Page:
The Martin House
on Hedwig's Hill
Martin, born in Erndtebrueck, Prussia, arrived in Meusebach's
Texas colony on Baron's Creek in 1844. He married Elizabeth Arhelger
in 1847. Then in 1853, in search of elbow room, Martin relocated to
a remote frontier settlement north of the Llano
Two years later he bought a house along the river and the hill next
to it in what would soon become Mason
County. Martin named his new home Hedwig's
Hill after his mother and daughter. The house was headquarters
for his farming, ranching and freight-hauling business.
The house, made of oak logs with a limestone fireplace at each end,
was probably built by John Kline in 1853, and its now familiar design
was an evolutionary step in frontier architecture. It was really two
log cabins under a common roof with a breezeway between. Every wall
was an outside wall - a great improvement in natural ventilation.
| Martin House
(now at the Ranching Heritage Center in Lubbock)
Photo by Billy Hathorn, Wikimedia Commons
But a quiet
life at his log house on the lonely Texas frontier was not in the
cards for Louis Martin. He held dangerous and unpopular opinions.
Like most Germans, he was no friend of the southern confederacy,
and his outspoken criticism of slavery rubbed bad-tempered secessionist
neighbors the wrong way.
During the Civil War he angered confederates even more by doing
business in a manner that circumvented rebel authority. He freighted
cotton and other products to Piedras Negras, Mexico, sold his produce
to foreign agents for gold and returned to Hedwig's
Hill with smuggled goods unavailable through blockaded confederate
In June 1864 Martin and his nephew, Eugene Frantzen, started for
the Rio Grande with a wagonload of salt pork and cured bacon. With
a little luck they hoped to make the 200 mile trip to Piedras Negras
in two weeks.
They arrived in Uvalde right on schedule, but then their luck ran
out. On June 14, 1864, bandits following from Mason
County waylaid the Germans at the Nueces River crossing south
of town. The outlaws hung Martin and Frantzen and stole a sack of
gold hidden in a side of bacon.
A week later a group of tattered men stopped at the Martin house
at Hedwig's Hill. It was no social
call. The men forced Elizabeth Martin to cook their supper; then
before they rode away they proudly confessed to her that they murdered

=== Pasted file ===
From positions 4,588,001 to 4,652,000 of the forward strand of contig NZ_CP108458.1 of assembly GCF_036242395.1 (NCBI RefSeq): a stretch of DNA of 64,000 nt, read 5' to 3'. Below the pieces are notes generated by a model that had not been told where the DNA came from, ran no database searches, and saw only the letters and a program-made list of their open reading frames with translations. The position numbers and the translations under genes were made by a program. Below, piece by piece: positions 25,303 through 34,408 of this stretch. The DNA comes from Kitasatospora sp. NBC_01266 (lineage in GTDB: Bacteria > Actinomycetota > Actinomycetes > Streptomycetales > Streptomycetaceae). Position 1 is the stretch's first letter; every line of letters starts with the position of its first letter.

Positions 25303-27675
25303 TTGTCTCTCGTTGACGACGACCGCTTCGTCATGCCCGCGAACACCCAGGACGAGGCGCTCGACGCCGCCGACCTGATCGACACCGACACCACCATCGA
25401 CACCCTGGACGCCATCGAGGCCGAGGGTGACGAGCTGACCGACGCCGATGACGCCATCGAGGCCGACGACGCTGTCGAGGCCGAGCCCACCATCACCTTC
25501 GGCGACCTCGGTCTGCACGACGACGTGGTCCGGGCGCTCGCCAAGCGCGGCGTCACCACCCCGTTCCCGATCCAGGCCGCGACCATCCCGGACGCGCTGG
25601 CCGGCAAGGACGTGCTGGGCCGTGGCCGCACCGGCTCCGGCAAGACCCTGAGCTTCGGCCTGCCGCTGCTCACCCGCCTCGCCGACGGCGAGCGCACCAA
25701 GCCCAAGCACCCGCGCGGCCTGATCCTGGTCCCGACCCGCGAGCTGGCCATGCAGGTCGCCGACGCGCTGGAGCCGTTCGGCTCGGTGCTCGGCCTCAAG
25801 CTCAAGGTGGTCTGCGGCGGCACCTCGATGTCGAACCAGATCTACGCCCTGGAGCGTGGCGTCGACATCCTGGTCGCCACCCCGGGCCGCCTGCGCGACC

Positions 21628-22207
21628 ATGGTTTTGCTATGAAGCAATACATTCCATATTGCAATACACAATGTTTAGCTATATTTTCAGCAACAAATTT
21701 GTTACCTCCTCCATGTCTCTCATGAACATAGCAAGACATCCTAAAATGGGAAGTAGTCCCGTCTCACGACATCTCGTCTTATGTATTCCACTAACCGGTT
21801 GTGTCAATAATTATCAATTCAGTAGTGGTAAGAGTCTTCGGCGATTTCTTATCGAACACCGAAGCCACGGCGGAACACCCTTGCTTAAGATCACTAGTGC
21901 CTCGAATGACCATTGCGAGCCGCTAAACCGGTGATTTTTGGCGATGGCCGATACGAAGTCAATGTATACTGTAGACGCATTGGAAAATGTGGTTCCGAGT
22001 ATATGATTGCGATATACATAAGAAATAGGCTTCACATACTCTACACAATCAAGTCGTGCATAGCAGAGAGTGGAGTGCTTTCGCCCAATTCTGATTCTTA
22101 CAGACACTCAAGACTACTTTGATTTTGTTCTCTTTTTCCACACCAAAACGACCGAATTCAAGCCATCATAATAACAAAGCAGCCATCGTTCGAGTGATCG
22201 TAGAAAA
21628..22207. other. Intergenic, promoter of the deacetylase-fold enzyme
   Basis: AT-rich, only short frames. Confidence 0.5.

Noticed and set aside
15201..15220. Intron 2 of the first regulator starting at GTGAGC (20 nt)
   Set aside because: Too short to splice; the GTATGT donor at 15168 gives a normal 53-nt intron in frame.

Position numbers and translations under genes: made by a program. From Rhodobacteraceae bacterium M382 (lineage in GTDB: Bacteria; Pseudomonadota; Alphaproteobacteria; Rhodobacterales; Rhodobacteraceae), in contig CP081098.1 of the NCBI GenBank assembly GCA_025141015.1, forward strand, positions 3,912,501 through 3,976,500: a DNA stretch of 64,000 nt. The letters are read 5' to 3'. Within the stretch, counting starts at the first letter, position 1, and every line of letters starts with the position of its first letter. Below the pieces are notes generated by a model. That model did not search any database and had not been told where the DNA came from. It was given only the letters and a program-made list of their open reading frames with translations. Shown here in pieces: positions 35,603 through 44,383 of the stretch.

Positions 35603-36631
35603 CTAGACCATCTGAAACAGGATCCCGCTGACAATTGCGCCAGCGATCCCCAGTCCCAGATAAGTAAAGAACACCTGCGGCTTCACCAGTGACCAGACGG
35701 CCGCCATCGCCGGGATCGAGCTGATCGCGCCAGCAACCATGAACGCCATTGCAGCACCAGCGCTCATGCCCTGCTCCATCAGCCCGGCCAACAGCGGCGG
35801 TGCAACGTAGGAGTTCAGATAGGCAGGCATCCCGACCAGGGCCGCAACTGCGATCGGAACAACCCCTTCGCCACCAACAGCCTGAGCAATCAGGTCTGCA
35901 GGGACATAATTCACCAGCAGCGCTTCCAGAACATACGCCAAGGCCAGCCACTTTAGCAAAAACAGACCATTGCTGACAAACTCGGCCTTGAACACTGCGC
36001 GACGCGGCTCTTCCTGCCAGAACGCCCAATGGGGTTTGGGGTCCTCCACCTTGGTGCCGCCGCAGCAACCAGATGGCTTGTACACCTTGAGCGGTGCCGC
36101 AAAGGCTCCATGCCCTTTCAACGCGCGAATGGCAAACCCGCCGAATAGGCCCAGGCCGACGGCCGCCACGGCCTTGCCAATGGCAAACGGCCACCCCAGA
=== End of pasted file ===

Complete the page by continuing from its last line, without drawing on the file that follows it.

her husband and his nephew and took the gold.
Although Elizabeth recognized faces in the crowd, she never reported
the incident to the authorities. She was afraid the desperadoes
would harm her children.
Then in December Elizabeth drove a buckboard to South Texas and
brought the bodies of her husband and his nephew home for burial.
On the return trip she stopped in Fredericksburg
for funeral supplies. Her journal reads, "Two coffins: two dollars
and fifty cents."
She buried the men in a common grave in Der Stadt Friedhof (the
City Cemetery) in Fredericksburg.
| Elizabeth Martin
went back to Mason County,
but her troubles were not over. Bandits rustled her cattle and suspicious
fires destroyed a couple of buildings on her property. Life was never
easy at the Martin house on Hedwig's Hill.
In 1867 outlaws attacked the Martin house and killed two of Mrs. Martin's
employees. The army dispatched troops from Fort
Mason to arrest the attackers, but the trail went cold.
Elizabeth Martin was rawhide tough, but she could only take so much.
In 1870, with her endurance stretched to the limit, she sold out and
moved to Fredericksburg.
Meanwhile the old Kline/Martin house stood firm through it all. It
was the prototype for many similar cabins all along the western frontier.
It was not the first dogtrot house - a design with roots in Appalachia,
but it was one of the earliest of its kind in West Texas.
The historic old house watched over the comings and goings at Hedwig's
Hill until 1974 when the owners donated it to Texas Tech University.
Today it is on display at the Ranching Heritage Center in Lubbock.
| © Michael
1, 2017 Column
Fredericksburg Standard, December 1, 1976, "Gillespie Bicentennial
Minutes," Section 2, p20.
Mason County News, December 20, 1979, "Mason County's Unsettled Years,
1860-1880," sec.2, p4.
Globe Arizona Silver Belt, January 5, 1909, "Was Known All Through
Texas," c6, p8.
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